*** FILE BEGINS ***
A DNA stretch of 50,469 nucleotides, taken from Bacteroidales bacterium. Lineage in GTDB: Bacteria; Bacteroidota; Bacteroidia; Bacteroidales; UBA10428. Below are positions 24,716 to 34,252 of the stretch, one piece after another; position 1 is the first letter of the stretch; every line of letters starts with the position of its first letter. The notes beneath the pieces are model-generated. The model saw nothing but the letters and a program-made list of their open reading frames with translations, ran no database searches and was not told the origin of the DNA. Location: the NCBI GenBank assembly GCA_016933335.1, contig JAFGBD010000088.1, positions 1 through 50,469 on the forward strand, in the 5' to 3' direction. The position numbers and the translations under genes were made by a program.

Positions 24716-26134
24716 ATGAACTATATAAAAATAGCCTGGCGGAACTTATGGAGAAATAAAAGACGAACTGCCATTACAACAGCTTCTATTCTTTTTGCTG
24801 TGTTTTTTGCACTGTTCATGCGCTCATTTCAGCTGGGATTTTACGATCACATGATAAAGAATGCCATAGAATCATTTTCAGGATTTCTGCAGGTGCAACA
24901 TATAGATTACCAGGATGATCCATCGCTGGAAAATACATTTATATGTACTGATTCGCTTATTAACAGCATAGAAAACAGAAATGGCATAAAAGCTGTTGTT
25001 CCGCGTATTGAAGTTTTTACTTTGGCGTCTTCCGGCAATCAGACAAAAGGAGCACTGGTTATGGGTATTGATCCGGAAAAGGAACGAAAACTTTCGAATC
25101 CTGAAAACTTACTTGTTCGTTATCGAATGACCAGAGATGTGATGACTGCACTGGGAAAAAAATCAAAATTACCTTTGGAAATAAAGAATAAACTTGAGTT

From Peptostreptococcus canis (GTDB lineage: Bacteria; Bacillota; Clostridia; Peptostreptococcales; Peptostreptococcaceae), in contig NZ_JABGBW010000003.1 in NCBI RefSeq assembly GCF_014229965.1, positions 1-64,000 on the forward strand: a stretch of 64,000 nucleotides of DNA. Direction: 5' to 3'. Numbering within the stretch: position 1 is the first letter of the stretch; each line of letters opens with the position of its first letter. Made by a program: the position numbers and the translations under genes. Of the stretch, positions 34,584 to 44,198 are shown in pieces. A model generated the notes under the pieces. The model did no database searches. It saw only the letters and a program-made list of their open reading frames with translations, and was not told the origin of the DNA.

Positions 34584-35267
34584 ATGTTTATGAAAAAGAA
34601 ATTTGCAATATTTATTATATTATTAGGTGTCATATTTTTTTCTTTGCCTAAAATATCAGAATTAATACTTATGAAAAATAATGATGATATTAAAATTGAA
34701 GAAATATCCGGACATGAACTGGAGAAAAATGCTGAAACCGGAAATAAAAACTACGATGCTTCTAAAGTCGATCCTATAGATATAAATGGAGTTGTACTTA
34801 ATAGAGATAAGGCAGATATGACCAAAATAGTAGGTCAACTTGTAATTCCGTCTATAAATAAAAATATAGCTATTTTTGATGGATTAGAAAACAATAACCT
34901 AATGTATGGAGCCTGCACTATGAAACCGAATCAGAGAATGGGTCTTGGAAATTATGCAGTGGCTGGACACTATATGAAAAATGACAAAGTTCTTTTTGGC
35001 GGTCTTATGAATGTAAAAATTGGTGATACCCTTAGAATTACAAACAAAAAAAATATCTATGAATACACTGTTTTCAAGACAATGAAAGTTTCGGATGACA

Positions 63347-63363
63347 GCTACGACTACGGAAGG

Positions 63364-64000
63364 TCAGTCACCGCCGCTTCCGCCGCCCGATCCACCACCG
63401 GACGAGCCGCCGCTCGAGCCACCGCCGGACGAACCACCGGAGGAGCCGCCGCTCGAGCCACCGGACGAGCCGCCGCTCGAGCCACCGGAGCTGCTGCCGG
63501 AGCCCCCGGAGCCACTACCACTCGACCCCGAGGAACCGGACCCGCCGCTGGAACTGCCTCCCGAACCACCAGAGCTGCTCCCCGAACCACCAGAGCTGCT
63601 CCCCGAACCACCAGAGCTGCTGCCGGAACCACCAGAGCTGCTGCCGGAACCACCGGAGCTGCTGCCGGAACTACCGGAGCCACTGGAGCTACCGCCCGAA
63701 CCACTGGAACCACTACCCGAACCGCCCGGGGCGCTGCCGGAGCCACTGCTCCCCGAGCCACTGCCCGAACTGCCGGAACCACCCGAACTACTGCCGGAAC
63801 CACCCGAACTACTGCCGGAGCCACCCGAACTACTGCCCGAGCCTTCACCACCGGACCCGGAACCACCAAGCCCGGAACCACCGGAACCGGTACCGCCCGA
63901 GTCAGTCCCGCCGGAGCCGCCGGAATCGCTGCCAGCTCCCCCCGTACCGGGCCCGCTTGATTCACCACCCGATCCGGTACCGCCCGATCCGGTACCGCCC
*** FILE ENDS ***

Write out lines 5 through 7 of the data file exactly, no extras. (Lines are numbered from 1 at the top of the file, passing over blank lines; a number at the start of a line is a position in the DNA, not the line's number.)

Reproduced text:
24901 TATAGATTACCAGGATGATCCATCGCTGGAAAATACATTTATATGTACTGATTCGCTTATTAACAGCATAGAAAACAGAAATGGCATAAAAGCTGTTGTT
25001 CCGCGTATTGAAGTTTTTACTTTGGCGTCTTCCGGCAATCAGACAAAAGGAGCACTGGTTATGGGTATTGATCCGGAAAAGGAACGAAAACTTTCGAATC
25101 CTGAAAACTTACTTGTTCGTTATCGAATGACCAGAGATGTGATGACTGCACTGGGAAAAAAATCAAAATTACCTTTGGAAATAAAGAATAAACTTGAGTT